The ultimate convenience store? Amazon brings a FRESH perspective to technology in retail
Do you remember when supermarkets began building giant out-of-town superstores? “It will be the death of the high street supermarket shop,” they said.
How about when they replaced some checkouts with shorter versions to cater for customers with 10 items or less? “It will make the queues longer for everyone else!” they said. Self-service tills? “Too complicated, too time-consuming,” they complained. Online food shopping? “It will never work! I’ll always want to pick my own produce!”
In Ealing, London last week, Amazon opened up its first contactless food store outside of the US – Amazon Fresh. Thanks to the very latest ‘depth sensor’ technology and a wealth of cameras in-store, customers are able to scan a QR code on the way in, pick up what they want, put it in their bag and walk out – all without any scanning, queuing, or checkout process involved. Customers are charged later through an Amazon app on their phone.
Amazon says its technology uses ‘computer vision, deep learning algorithms and sensor fusion,’ to enable an efficient and frictionless experience.
“Dystopian” and “scary” are a sample of the adjectives used in UK newspaper headlines after the opening. Customer responses in the media included, “Cashiers will lose their jobs at the worst possible time.”
However, while Redbox CEO Jonty Sutton is excited by the technology Amazon has brought into play, he doesn’t believe we are likely to see rival supermarkets follow suit just yet.
He said: “The tech is incredibly impressive and there’s nothing else like it. From a uniqueness perspective as well as convenience, it’s a million miles away from what anyone else is doing. This is a whole new level from the scan gun.
“However, I don’t think it’s anything to panic about. I can’t imagine that Sainsbury’s, Waitrose or Tesco will be rolling it out en masse in the next 12 months.
“A lot of these brands rely on the human touch and I don’t expect they will want to lose this completely.
“Maybe the self-service tills could become more automated, but I don’t think you’ll see them disappear.”
Jonty Sutton, Redbox's CEO
With data and information at the heart of everything Amazon does, Jonty believes it is the technology that should be the focus of our interest rather than the industry that is using it right now.
He continued: “People will visit for the gimmick factor, but I think the most interesting thing is what’s going on behind the scenes with the data and intelligence.
“Not only do they know lots about you already, but they are now taking it into the physical space too. Clearly it will be scientifically-determined what will be sold in that store at any given time once they get the footfall. They will know the trends of who is buying what and this will get more streamlined the longer people use it.
“I buy the stuff, I walk out; I’ve paid digitally and I don’t interact with anyone. That’s clever in its own right. But what the technology will also do is watch what I’m doing when I’m in the store. The micro-looks. The pauses at certain foods. Where are my hot spots? Am I looking at other products but not picking them up? It will be gathering all of that insight and they’ll adjust the ranges and merchandise, and then you’ll start seeing your online accounts targeted with recommendations.”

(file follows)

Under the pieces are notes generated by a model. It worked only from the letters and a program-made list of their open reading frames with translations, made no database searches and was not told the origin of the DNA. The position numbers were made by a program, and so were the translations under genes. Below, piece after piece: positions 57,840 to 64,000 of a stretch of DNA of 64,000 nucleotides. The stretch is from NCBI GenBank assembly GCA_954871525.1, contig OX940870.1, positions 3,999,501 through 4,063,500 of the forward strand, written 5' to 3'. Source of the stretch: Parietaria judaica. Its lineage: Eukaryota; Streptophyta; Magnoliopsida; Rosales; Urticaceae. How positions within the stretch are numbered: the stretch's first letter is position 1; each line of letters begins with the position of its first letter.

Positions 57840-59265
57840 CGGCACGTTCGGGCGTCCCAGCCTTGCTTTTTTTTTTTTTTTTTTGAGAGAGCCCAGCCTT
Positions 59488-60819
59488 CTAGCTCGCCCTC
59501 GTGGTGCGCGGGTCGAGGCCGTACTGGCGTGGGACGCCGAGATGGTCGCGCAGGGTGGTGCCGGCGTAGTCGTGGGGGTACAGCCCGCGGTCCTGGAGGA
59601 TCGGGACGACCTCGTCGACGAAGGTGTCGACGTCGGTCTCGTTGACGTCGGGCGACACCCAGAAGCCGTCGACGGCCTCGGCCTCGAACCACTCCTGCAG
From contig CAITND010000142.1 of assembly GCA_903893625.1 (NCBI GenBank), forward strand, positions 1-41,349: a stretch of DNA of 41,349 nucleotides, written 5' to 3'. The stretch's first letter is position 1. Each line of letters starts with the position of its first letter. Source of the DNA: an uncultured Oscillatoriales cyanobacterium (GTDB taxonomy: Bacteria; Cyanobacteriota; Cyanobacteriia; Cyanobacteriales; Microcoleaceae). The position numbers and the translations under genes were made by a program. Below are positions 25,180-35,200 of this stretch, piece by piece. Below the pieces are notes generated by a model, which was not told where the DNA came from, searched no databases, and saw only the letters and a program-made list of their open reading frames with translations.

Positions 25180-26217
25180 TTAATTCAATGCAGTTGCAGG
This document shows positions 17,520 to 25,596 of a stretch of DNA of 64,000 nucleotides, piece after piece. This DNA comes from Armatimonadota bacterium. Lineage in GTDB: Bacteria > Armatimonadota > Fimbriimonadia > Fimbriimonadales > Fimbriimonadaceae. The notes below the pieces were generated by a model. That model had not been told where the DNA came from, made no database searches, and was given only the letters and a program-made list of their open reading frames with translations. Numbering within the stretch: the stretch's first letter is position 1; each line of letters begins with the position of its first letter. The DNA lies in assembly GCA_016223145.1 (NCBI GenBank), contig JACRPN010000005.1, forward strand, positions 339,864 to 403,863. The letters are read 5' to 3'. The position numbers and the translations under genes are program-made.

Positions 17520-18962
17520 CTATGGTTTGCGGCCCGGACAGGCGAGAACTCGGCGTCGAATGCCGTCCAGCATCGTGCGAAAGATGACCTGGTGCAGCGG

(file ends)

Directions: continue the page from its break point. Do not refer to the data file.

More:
Data sharing and personalisation often raise concerns surrounding privacy. How much privacy are we willing to give up for efficiency and convenience?
“I watched a news bulletin that highlighted similar stores opening in India and almost every customer mentioned how many cameras there were in the store,” Jonty continued.
“However, with Amazon being regarded as a data company as much as a retailer, I believe consumers will be more accepting of the cameras in the Amazon Fresh store due to the overall convenience they help provide.
“Google, Amazon and similar are datacentric. As consumers, we are becoming more and more accepting of the slight intrusions into our personal spaces as these companies gain more of our trust. We don’t feel as though we are being exploited by them as much anymore.”
Amazon is believed to be planning 20 more UK Amazon Fresh store openings a year from 2022, with deals already in place for 25 sites.
However, Jonty believes the technology will be used to better effect in the near future.
He added: “For now, it’s saving customers a couple of minutes when buying a few items. Amazon must have done the maths with huge savings in the long-term, but in the short-term the sheer cost of implementing all this technology is incredible. It’s why I don’t believe other supermarkets will follow too quickly.
“But if you think about using this technology in a sports stadium when tens of thousands of people need to get their food or drink quickly at half-time for instance, it makes more sense. You could walk through a turnstile, pick-up what you want without paying and it can all be done digitally when you are against the clock.
“I can see it pushed out more in different situations. If they know more about me and can tailor the experiences to me, it could be really interesting. Online and physical will converge even more.
“Some industries could really benefit from this technology or from going more digital.
“If you have a high number of stores in locations with large volumes of traffic, such as trains stations with large footprints and short bursts of activity, it could be massively-beneficial to get more footfall through a store. Less interaction and quicker transaction times, leading to higher revenue.
“Then you have the personalisation aspect of it. Maybe using this technology in a fashion store would eventually mean they know my name, size, style and can therefore make my experience better, quicker and more streamlined.
“If the tech is taken into the mainstream, it would open up options and conversations and that’s where I think the real future of Amazon Fresh lies.”